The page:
The limitations of traditional messaging solutions

MQ products typically do not handle extremely high load – such as websites with hundreds of thousands of concurrent users – without degrading performance or requiring large server cluster infrastructure. Many MQ products are not designed with a web/mobile-first approach. This impacts on application responsiveness and user engagement when bandwidth is constrained, or networks congested. In addition, MQ products often lack purpose-built web or mobile-specific SDKs, complicating development projects and lengthening time-to-market.

To overcome MQ product challenges, developers are faced with the time-consuming task of implementing additional functionality on top of the core MQ product and increasing the complexity of their infrastructure. This results in increased cost, application development and infrastructure complexity, and additional delivery time for development projects.

SEE ALSO: Micronaut: The future of microservices in the JVM

The messaging solution for microservices

I believe that today’s application development challenges – high load, variable traffic, unreliable connections and complex implementations – are better served by higher-level paradigms such as Pub/Sub and Point-to-Point messaging to deliver reliable, high quality and consistent application performance.

This is where I introduce Diffusion, our Intelligent Data Platform. Diffusion’s real-time Pub/Sub data streaming is optimized for delivery speed and network, bandwidth, and infrastructure efficiency:

  • Diffusion only sends data to subscribers when the value of a topic changes. This avoids clients being forced to continually poll for new data, reducing both code complexity and network usage.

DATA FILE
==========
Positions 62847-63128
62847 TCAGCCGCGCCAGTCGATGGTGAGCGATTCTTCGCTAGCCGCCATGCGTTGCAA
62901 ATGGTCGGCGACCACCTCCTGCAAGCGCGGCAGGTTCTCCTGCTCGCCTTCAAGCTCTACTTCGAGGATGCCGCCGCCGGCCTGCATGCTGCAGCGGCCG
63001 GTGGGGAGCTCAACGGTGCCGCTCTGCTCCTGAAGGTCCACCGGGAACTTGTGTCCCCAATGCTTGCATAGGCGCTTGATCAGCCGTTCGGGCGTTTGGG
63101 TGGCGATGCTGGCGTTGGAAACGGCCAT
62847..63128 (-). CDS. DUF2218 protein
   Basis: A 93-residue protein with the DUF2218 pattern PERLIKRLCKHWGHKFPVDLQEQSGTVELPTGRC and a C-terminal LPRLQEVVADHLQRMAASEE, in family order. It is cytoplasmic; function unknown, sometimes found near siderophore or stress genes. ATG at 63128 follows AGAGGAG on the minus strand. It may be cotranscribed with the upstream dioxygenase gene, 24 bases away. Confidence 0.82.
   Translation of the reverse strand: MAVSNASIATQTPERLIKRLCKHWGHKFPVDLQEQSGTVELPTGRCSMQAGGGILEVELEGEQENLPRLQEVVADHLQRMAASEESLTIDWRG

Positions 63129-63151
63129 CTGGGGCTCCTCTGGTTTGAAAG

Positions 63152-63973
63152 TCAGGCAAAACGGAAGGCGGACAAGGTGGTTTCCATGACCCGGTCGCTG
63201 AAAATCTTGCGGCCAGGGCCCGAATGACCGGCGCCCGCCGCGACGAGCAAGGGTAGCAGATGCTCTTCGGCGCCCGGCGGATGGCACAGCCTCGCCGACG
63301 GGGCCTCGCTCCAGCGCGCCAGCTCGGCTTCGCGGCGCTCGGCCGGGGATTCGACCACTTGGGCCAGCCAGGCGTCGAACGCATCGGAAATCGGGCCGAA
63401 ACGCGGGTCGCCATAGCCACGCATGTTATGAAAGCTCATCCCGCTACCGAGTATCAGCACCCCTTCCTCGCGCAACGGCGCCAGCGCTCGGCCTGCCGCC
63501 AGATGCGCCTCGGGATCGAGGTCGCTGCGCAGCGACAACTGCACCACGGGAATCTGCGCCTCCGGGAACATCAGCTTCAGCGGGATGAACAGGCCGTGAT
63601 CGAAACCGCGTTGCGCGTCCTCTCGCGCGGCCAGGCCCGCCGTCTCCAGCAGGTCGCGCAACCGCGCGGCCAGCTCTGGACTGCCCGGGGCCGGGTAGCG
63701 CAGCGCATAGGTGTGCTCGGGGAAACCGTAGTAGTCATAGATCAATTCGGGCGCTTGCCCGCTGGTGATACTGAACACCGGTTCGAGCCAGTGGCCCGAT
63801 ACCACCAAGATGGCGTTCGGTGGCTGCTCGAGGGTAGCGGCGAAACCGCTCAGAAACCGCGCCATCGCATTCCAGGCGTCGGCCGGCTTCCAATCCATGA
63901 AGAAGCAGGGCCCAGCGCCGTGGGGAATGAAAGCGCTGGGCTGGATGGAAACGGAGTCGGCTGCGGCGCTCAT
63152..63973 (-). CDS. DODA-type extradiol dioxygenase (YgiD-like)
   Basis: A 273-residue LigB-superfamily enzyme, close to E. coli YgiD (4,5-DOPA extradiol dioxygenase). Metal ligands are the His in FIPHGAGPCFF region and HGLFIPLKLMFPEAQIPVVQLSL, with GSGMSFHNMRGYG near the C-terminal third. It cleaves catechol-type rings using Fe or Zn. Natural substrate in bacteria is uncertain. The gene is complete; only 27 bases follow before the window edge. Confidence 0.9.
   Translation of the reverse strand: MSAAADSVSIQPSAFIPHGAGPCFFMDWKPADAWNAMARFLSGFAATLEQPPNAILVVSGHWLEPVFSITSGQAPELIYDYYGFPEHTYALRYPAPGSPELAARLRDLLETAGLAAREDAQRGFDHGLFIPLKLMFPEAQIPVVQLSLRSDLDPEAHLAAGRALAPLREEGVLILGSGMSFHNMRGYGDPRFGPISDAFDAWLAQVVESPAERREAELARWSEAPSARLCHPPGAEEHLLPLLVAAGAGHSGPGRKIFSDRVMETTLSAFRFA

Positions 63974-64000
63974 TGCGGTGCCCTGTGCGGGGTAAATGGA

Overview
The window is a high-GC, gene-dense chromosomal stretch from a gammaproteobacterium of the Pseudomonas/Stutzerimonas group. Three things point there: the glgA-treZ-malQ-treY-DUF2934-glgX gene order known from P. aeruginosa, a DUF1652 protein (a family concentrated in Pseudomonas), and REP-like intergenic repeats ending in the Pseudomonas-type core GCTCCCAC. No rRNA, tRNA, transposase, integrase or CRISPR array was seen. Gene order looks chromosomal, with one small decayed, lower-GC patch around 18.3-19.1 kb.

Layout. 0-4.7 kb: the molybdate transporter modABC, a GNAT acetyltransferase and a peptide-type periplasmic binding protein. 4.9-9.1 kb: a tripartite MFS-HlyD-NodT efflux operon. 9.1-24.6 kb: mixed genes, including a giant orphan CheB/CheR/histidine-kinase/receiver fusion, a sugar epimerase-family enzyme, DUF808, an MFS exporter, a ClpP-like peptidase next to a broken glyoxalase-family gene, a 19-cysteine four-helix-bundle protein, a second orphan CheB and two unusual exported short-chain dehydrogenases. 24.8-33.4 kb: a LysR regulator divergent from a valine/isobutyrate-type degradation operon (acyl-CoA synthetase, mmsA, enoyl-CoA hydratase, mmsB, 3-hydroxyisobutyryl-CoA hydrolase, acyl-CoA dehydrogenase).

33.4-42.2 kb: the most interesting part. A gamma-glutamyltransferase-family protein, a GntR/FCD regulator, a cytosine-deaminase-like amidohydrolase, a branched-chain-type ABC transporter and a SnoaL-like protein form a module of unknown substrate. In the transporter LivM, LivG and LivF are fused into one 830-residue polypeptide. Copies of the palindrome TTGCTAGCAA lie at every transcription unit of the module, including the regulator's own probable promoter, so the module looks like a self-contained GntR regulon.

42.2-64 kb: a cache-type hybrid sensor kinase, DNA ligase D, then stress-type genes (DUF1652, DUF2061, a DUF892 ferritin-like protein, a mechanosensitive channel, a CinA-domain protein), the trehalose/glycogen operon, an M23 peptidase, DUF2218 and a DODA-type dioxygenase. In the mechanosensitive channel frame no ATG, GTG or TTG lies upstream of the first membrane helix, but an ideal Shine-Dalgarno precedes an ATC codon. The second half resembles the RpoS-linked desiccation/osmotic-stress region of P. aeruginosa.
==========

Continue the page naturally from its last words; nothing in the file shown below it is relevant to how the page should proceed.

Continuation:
• Diffusion only sends the differences (deltas) between topic updates, with automatic value reconstruction at the client side, drastically reducing the amount of data sent over the network.

Avoiding the MQ pitfalls

Diffusion’s delta-data steaming eliminates many MQ product challenges and provides substantial benefits:

  • Fewer and smaller messages sent over the network results in a low and consistent latency profile – the data gets to consumers faster, especially on unreliable networks such as mobile or satellite.
  • Less bandwidth usage means that sending data costs less.
  • With low network overhead per connection, Diffusion can support vast numbers of concurrent clients.
  • Topic updates are queued on a per-client basis, adapting to congested networks and allowing full recovery in the event of disconnections.
  • Newly connected subscribers automatically receive the latest values for subscribed topics, reducing system complexity.

The Pub/Sub model is a natural fit for Microservice architectures because it explicitly decouples producers and consumers of data, making it ideal for both broadcasting and ingesting data to and from thousands of applications or devices. Traditional messaging products needs to change with the times as they are currently not fit for purpose.


Sean Bowen

Sean Bowen is CEO of Push Technology. Find him on Twitter: @seanatpush